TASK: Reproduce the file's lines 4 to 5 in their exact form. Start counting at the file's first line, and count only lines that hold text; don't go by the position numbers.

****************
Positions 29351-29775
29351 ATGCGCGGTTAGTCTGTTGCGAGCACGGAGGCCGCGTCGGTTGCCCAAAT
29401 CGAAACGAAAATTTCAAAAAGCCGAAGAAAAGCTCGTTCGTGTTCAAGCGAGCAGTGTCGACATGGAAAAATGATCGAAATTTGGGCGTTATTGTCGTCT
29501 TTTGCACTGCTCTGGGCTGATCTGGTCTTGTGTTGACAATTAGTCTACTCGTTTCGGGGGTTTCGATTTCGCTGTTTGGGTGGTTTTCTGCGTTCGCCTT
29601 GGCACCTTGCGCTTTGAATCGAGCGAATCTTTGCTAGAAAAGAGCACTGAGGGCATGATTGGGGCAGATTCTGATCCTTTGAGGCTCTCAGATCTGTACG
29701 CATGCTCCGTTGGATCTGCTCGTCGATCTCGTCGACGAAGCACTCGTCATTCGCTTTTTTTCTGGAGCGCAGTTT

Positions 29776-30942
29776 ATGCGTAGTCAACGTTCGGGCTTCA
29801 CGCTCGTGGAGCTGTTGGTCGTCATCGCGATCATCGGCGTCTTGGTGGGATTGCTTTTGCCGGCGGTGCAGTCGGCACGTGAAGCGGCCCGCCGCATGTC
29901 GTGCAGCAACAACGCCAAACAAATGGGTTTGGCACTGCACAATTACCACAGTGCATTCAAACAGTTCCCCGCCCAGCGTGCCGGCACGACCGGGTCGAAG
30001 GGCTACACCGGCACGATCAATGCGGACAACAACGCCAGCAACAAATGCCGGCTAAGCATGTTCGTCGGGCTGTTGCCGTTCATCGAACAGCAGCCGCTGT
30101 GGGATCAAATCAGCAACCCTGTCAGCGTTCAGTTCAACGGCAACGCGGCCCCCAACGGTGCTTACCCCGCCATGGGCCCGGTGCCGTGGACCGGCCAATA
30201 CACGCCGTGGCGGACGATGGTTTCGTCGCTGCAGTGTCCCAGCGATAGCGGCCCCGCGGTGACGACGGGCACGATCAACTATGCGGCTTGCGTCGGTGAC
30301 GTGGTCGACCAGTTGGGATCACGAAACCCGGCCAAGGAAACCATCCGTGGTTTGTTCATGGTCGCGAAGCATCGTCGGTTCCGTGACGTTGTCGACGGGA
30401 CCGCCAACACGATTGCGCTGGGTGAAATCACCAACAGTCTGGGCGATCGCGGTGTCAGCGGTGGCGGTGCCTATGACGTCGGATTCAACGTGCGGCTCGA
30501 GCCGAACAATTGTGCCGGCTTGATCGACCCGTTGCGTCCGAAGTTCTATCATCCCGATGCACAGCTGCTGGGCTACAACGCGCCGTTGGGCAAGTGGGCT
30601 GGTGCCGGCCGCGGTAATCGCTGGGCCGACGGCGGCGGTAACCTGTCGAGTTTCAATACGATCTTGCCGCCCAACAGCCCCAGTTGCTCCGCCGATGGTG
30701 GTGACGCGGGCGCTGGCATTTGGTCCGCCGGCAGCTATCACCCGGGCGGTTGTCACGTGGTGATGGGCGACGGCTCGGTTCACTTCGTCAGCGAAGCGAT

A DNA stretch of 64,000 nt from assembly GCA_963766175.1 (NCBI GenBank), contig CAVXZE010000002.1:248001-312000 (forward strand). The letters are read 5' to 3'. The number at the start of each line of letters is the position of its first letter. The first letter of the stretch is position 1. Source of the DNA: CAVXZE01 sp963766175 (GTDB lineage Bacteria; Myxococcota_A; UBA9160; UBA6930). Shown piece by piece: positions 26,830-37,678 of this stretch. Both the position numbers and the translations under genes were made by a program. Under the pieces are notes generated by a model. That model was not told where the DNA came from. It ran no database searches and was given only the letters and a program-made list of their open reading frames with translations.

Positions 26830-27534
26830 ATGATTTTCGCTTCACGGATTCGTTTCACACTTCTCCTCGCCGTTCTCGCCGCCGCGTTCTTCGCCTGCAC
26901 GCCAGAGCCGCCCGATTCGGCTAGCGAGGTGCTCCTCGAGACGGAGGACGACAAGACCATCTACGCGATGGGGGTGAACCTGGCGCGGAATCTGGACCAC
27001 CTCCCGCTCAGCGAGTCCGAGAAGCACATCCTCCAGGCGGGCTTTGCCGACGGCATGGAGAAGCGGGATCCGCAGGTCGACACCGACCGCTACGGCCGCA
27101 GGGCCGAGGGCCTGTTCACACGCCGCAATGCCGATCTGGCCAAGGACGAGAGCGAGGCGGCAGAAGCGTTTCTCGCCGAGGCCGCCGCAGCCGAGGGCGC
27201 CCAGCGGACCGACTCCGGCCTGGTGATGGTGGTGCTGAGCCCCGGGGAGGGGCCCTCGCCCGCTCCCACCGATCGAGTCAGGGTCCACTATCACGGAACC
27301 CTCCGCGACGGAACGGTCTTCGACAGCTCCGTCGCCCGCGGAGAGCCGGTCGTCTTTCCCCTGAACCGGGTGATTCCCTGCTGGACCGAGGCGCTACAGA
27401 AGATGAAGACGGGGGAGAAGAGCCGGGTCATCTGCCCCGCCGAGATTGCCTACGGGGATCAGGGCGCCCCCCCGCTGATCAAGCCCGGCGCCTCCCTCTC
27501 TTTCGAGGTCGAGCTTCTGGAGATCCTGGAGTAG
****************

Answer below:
29501 TTTGCACTGCTCTGGGCTGATCTGGTCTTGTGTTGACAATTAGTCTACTCGTTTCGGGGGTTTCGATTTCGCTGTTTGGGTGGTTTTCTGCGTTCGCCTT
29601 GGCACCTTGCGCTTTGAATCGAGCGAATCTTTGCTAGAAAAGAGCACTGAGGGCATGATTGGGGCAGATTCTGATCCTTTGAGGCTCTCAGATCTGTACG